RE: Some questions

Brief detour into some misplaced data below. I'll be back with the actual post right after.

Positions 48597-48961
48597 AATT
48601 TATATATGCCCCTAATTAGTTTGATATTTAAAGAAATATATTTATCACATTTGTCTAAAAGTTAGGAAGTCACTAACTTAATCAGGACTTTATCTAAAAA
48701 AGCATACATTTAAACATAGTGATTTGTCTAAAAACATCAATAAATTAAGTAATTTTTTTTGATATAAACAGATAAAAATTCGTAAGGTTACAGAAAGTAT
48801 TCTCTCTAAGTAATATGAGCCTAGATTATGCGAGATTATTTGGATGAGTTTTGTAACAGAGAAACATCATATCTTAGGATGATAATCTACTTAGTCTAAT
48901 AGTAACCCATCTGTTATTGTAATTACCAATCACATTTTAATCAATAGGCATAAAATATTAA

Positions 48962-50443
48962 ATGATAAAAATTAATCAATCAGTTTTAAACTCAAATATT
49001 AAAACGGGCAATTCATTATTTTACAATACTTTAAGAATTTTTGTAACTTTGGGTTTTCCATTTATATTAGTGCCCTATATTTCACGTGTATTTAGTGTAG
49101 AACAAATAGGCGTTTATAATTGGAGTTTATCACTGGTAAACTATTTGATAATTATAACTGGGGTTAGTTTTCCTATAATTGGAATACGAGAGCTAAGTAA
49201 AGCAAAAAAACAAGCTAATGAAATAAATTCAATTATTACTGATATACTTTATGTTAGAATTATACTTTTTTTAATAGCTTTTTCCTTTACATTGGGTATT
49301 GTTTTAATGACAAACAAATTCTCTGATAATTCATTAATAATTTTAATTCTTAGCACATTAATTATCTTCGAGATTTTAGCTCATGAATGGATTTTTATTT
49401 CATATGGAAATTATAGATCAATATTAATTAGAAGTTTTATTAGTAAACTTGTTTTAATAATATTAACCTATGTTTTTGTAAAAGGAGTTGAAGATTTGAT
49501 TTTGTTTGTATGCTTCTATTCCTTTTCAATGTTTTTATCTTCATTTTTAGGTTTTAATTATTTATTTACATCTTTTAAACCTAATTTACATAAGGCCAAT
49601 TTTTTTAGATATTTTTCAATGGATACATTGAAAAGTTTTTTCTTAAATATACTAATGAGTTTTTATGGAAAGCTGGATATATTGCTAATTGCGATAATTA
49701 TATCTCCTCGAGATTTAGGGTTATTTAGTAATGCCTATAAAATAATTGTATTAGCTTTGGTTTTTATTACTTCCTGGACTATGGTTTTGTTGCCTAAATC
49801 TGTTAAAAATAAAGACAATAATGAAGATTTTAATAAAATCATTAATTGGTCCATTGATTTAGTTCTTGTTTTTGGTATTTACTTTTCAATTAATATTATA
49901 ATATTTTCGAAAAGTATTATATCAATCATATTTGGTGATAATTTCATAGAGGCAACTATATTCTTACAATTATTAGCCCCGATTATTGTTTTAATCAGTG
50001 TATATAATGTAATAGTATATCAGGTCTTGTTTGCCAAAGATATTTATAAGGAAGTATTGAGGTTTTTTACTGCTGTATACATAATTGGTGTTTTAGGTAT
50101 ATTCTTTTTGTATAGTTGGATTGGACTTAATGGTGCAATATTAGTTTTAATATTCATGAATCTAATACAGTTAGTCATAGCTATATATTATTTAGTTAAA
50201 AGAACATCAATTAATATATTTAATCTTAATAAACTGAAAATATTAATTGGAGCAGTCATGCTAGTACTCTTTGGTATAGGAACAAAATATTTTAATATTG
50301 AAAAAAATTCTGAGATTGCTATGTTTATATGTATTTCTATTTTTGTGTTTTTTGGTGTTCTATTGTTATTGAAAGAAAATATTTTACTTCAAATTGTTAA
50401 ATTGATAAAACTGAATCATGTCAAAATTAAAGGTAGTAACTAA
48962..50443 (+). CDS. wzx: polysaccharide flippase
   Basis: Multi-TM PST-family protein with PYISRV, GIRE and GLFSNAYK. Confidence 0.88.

Ron Daniel writes: >RDF does not leave this important information implicit. Each >RDF statement has exactly three parts: > Subject - the thing being talked about (the documents in > the example above). > Predicate - the type of statement being made about the subject > (author in this example) > Object - the value portion of the statement (the author name > in this example). >If the data was expressed in RDF, an RDF-aware grep-like >tool would let you select all the RDF properties labeled >"author", get the URIs of the resource and the name of the >author, and plop that info into the database. There would >be no ambiguity about the thing which was authored. This works fine for inherently binary relations, but for n-ary relations you end up reifying them by introducing a dummy node. Matching against that dummy node will yield no matches, or only incorrect ones, since the names of the nodes are supposed to be new constants (or existentially quantified variables). To make that dummy node meaningful, you would have to match a wildcard against it and other relations. But then you're back to your original sitatuation of not knowing what the relation means unless you have further knowledge of the semantics of the relations. -Larry Watanabe Jetform Corporation lwatanab@j... xml-dev: A list for W3C XML Developers. To post, mailto:xml-dev@i... Archived as: http://www.lists.ic.ac.uk/hypermail/xml-dev/ and on CD-ROM/ISBN 981-02-3594-1 To unsubscribe, mailto:majordomo@i... the following message; unsubscribe xml-dev To subscribe to the digests, mailto:majordomo@i... the following message; subscribe xml-dev-digest List coordinator, Henry Rzepa (mailto:rzepa@i...)
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